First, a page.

The Ulcer Index (UI) is a popular indicator used by investors to measure downside risk. In the article below, we look closer at the Ulcer Index and Martin Ratio, how to calculate UI, how the index can help in trading, as well as its advantages and disadvantages.
We also examine what differentiates the UI indicator from the Standard Deviation and how to incorporate the former into your trading routine.
What is the Ulcer Index or Martin Ratio?
The Ulcer Index is a technical indicator that gauges downside risk. The index’s value appreciates when the security price tumbles and depreciates when the price hits new highs.
The UI is usually measured over a 14-day period, with the indicator suggesting the percentage drawdown investors can expect relative to the security’s high.
Peter Martin and Byron McCann originally developed the Ulcer Index in 1987 to focus on mutual funds. As stated in Marin’s and McCann’s book ‘The Investor’s Guide to Fidelity Funds’, the UI mainly evaluates downside risks and focuses less on overall volatility.
Money managers aim to generate profits by increasing the value of the assets under management. The main risk in such activities is a drawdown. The Ulcer Index helps measure the drawdown investors can expect for a particular security. This makes it different from other risk-measuring indicators like standard deviation (SD), which puts equal weight on up and down price movements.
As such, managing risk using the UI can lead to very different results, particularly when reviewing investment strategies that aim to prevent declines in portfolio value.
Martin also developed the Ulcer Performance Index (UPI), also known as the Martin Ratio, which focuses on downside volatility, causing price drawdowns. UPI is similar to the Sharpe Ratio but uses the Ulcer Index instead of standard deviation as a risk measure. Securities with the highest UPI are those with the highest risk-adjusted returns.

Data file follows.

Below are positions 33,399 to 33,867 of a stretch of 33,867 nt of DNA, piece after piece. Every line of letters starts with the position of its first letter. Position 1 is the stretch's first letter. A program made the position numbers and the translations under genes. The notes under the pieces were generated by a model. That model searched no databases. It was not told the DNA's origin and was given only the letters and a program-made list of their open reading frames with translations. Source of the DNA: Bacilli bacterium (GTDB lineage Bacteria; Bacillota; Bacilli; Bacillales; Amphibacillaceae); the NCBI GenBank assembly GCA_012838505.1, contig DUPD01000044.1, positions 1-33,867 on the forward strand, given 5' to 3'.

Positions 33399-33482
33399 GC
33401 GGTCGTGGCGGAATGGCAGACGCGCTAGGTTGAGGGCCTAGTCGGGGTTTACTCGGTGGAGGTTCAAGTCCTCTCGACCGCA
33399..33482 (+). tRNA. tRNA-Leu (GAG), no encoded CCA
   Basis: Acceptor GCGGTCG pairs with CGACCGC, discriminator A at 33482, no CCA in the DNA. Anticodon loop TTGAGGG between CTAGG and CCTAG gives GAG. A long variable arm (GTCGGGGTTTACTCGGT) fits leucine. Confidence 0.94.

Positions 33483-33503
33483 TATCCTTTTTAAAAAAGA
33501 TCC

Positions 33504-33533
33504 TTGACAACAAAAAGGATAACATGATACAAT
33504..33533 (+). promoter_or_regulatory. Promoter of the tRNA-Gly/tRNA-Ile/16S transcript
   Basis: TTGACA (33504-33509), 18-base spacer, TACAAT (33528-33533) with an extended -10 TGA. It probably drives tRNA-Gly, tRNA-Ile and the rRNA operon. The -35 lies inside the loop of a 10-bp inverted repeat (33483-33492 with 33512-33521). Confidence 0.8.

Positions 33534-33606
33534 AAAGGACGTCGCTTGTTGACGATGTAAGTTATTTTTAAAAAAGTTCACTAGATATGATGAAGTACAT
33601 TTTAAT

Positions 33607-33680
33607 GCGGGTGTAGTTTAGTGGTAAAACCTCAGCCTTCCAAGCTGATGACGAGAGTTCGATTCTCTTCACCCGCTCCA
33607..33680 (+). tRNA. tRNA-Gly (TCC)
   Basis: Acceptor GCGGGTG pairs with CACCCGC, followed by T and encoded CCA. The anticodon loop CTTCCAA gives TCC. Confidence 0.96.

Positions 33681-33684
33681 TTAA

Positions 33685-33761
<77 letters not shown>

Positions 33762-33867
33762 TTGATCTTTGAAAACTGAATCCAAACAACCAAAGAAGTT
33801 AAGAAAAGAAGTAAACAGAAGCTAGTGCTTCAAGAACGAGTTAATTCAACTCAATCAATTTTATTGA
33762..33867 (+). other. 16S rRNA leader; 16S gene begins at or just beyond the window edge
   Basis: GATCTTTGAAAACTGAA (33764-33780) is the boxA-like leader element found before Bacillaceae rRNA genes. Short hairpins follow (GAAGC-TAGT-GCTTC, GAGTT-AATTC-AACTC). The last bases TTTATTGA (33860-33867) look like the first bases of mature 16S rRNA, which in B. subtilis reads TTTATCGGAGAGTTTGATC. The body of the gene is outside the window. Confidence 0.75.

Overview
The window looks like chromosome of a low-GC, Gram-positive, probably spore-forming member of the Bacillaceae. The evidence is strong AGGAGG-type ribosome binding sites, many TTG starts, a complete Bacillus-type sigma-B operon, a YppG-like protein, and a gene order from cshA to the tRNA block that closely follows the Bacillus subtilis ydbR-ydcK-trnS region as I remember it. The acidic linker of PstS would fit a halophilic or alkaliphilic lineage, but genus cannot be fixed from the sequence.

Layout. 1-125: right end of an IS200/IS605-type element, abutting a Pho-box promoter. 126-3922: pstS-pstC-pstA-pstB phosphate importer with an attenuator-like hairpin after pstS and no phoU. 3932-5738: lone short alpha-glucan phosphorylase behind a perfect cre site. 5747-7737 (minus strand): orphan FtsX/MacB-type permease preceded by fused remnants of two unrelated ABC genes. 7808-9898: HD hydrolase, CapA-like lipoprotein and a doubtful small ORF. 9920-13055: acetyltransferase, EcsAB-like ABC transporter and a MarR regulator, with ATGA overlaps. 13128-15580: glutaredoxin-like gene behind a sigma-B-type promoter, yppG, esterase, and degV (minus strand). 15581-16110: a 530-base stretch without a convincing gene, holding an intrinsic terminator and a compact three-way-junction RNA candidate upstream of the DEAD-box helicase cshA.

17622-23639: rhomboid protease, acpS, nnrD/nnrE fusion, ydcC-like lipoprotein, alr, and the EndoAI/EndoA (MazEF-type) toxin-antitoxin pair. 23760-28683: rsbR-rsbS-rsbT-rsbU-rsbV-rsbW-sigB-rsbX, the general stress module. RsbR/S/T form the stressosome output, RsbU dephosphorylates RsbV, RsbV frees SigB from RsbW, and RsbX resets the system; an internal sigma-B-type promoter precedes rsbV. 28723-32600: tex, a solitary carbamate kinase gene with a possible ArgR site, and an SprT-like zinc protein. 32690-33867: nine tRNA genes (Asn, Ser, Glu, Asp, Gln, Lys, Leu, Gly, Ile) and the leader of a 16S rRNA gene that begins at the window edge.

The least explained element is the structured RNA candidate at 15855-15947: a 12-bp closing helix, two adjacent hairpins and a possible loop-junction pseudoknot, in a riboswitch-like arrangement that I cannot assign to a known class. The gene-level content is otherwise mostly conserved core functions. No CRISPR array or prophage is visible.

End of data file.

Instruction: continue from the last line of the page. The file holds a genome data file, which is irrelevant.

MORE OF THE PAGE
Calculating the Ulcer Index
As noted above, the Ulcer Index gauges volatility based on how much the security’s price declined from its high over a specific timeframe. Below is the formula to calculate the Ulcer Index using a typical setting of a 14-day period.
Percentage Drawdown = [(Close – 14-period High Close)/14-period High Close] x 100
Squared Average = (14-period Sum of Percentage Drawdown Squared)/14
Ulcer Index = Square Root of Squared Average
To determine which price high to use, investors have to adjust the look-back period. As such, a 14-day UI measures how much the security’s price deviated from its peak in the previous 14 days. Investors analyze longer look-back periods, such as 50 days, when they want to check for potential price declines in the long run. On the other hand, shorter periods allow investors to measure short-term volatility.
The UI calculates both the amount and the time period for a percentage decline relative to recent highs. Because of this, a larger drawdown means that it would take longer for the price to rebound and recover its previous highs, which is reflected in the higher value of the Ulcer Index.
As opposed to standard deviation, UI’s calculated value remains the same over a broad range of time intervals between data points. Investors look at both daily and weekly price data, though intervals longer than a week can lead to missing notable intra-period drawdown-and-recovery developments. Therefore, many advise against assessing price data in long intervals such as quarters.
When Can the Ulcer Index Help?
The Ulcer Index’s key benefit lies in the indicator’s nature – evaluating the depth and length of downside risk. Most analysts and experienced traders say that UI can serve as a risk gauge in any situation where the SD can be used.
It’s also important to note that the Ulcer Index isn’t an ideal technical indicator to use in day trading. In contrast, it is very useful for long-term investing because the index hovers around 0 when security prices continue to advance and reach new record highs.